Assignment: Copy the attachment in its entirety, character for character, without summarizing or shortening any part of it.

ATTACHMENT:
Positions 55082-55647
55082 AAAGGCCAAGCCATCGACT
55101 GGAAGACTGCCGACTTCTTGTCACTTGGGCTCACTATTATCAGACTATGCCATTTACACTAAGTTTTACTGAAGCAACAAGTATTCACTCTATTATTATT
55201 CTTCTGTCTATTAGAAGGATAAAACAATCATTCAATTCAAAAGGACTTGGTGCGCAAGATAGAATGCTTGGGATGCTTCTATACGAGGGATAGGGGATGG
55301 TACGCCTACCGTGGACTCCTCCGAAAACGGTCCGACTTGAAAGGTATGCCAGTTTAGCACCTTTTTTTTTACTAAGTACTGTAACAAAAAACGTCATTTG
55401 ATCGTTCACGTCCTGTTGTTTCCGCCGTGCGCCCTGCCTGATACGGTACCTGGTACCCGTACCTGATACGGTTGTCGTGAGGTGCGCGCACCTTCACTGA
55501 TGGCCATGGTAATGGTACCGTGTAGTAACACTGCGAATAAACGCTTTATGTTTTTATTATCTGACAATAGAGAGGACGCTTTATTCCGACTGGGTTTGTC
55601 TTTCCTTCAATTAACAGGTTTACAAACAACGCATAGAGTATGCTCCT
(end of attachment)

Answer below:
Positions 55082-55647
55082 AAAGGCCAAGCCATCGACT
55101 GGAAGACTGCCGACTTCTTGTCACTTGGGCTCACTATTATCAGACTATGCCATTTACACTAAGTTTTACTGAAGCAACAAGTATTCACTCTATTATTATT
55201 CTTCTGTCTATTAGAAGGATAAAACAATCATTCAATTCAAAAGGACTTGGTGCGCAAGATAGAATGCTTGGGATGCTTCTATACGAGGGATAGGGGATGG
55301 TACGCCTACCGTGGACTCCTCCGAAAACGGTCCGACTTGAAAGGTATGCCAGTTTAGCACCTTTTTTTTTACTAAGTACTGTAACAAAAAACGTCATTTG
55401 ATCGTTCACGTCCTGTTGTTTCCGCCGTGCGCCCTGCCTGATACGGTACCTGGTACCCGTACCTGATACGGTTGTCGTGAGGTGCGCGCACCTTCACTGA
55501 TGGCCATGGTAATGGTACCGTGTAGTAACACTGCGAATAAACGCTTTATGTTTTTATTATCTGACAATAGAGAGGACGCTTTATTCCGACTGGGTTTGTC
55601 TTTCCTTCAATTAACAGGTTTACAAACAACGCATAGAGTATGCTCCT